With but one exception, I am not aware of any reprinted newspapers which were created to deceive. Virtually all facsimile issues on the market were created as souvenirs of historic events (Honolulu issues on Pearl Harbor can still be purchased at the memorial), on anniversaries of the first issue printed (many volume one, number one issues are reprints), as curious give-aways or “premiums” (major events such as the Boston Massacre, Declaration of Independence, etc. were reprinted), or as teaching tools in an educational environment (Harper’s Weekly issues from the Civil War were reprinted on their 100th anniversary: look for “a reissue of” above the “H” in “Harper’s Weekly” on page 1).

The lone exception is a collection of the “Pennsylvania Gazette” from the 1730’s – 1787 with issues turning up in small auction halls throughout the East some 20 years ago. The issues were aged to look 200 years old and the paper was very close to genuine newsprint from the era. Beware of this title if it contains a “Tontine Coffee House” inked stamp on the front page & if it looks a bit washed out.

The number of reprint newspapers on the market is exceedingly small so collectors have little to worry about. But keep these points in mind:

1) The most common reprint newspapers are on the Library of Congress check-list. Go here to keep the list handy. It also includes helpful tips on how to tell if genuine or a reprint.

2) Be aware of what 200 year old and 100 year old newsprint should look like. Almost all reprints were done on paper which is not reflective of the era.

3) Be suspicious of exceedingly historic newspaper turning up in illogical places. The likelihood of a genuine Declaration of Independence report being in flea market or amongst of group of papers from a non-collecting family is very remote. In other words if the find seems too good to be true, it likely is.

4) Be careful with volume one, number one newspapers. Such first editions were commonly reprinted by the publisher on the 50th or 100th anniversary.

5) Above all, buy from reputable dealers whose expertise, experience and reputation stand behind all they sell.

The “Honolulu Star-Bulletin” of Dec. 7, 1941 mentioned above is not on the Library of Congress check-list, however it’s easy to spot a reprint. The genuine issue has an ink smear between the “A” and “R” in the huge word “WAR!” on the front page (see photo). They cleaned it up on the reprint so it won’t be present.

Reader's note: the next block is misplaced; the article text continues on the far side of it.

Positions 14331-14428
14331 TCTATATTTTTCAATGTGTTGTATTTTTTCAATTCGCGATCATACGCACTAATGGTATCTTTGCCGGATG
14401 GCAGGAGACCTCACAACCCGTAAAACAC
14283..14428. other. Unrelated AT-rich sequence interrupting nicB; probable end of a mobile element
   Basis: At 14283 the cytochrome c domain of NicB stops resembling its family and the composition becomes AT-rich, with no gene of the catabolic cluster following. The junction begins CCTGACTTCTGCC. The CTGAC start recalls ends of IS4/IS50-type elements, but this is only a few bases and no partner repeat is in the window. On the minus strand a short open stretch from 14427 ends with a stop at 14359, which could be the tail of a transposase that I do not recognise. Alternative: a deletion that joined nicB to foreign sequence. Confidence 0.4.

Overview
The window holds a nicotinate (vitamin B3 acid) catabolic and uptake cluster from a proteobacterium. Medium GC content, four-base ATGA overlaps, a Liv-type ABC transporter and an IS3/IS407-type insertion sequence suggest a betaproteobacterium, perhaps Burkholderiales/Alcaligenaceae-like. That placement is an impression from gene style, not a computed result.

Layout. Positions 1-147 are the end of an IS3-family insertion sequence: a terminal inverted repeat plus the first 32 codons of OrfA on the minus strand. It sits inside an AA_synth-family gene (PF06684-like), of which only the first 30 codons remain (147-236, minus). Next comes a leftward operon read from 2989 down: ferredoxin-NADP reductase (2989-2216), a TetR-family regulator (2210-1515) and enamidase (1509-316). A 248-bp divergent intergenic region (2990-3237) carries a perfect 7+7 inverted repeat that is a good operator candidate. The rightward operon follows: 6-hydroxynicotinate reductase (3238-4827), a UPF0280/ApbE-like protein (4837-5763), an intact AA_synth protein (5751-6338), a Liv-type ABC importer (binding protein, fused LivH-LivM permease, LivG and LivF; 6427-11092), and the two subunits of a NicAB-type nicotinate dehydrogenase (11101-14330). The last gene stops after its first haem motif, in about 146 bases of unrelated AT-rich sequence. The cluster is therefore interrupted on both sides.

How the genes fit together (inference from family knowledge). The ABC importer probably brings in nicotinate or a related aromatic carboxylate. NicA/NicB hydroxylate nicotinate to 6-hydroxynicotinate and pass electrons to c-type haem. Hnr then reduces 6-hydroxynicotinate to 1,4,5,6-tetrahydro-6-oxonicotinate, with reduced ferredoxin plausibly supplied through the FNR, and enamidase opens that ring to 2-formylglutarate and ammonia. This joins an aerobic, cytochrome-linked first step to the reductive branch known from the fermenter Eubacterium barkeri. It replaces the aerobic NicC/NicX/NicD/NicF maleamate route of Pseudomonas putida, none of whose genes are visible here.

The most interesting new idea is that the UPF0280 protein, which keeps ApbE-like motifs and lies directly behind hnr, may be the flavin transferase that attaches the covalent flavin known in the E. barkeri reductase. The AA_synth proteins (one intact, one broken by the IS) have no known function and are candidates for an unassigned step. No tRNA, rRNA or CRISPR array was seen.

And a news flash–I just learned that the “Dallas Morning News” issue of Nov. 23, 1963 reporting Kennedy’s assassination has been reprinted. Look for the word “Reprint” in the dateline just after the four stars. Do note those we have on our website & have sold for over 20 years are all genuine!

Common sense can be the best guide. The requirements to reprint an 8 page Civil War newspaper with a minor battle report could cost hundreds of dollars while the genuine issue might sell for $20, so chances are good such finds are genuine. For this reason our hobby is a fascinating one not prone to the pitfalls of other collectibles.

Our community of collectors is quite small which has worked in our favor. All of us are in an enviable position of being able to assemble great collections of historic material before the world at large “discovers” our hobby and changes the environment in years to come.

Enjoy!

April 15, 1865 New York Herald Reprints

September 30, 2008 by · 93 Comments 

Quick note:  If you have an April 15, 1865 New York Herald and it has either an illustration of Lincoln on the front page, or, if it is the “Extra 8:10 AM” edition, it is a reprint. Other reprints exist, but these are the most common. Additional information can be found below and via the Library of Congress’ website.

From our guest contributor, Rick Brown:

Authentic April 15, 1865 New York Herald

I have been collecting Lincoln assassination ephemera for 43 years now. Since I am listed in several directories, I average 2 to 3 telephone calls a month from people wanting to know the value of their old newspapers. In the past 43 years I have been offered the April 15, 1865 New York Herald perhaps as many as 10,000 times and only once was it an original. I’ve heard many a story like  “It can’t be a reprint because my great grandfather fought in the Civil War and bought it in New York and brought it back home.” One of the strangest responses I received when I informed the owner their specimen was a reprint was: “Producing a reprint is against the law. Therefore it HAS to be an original!”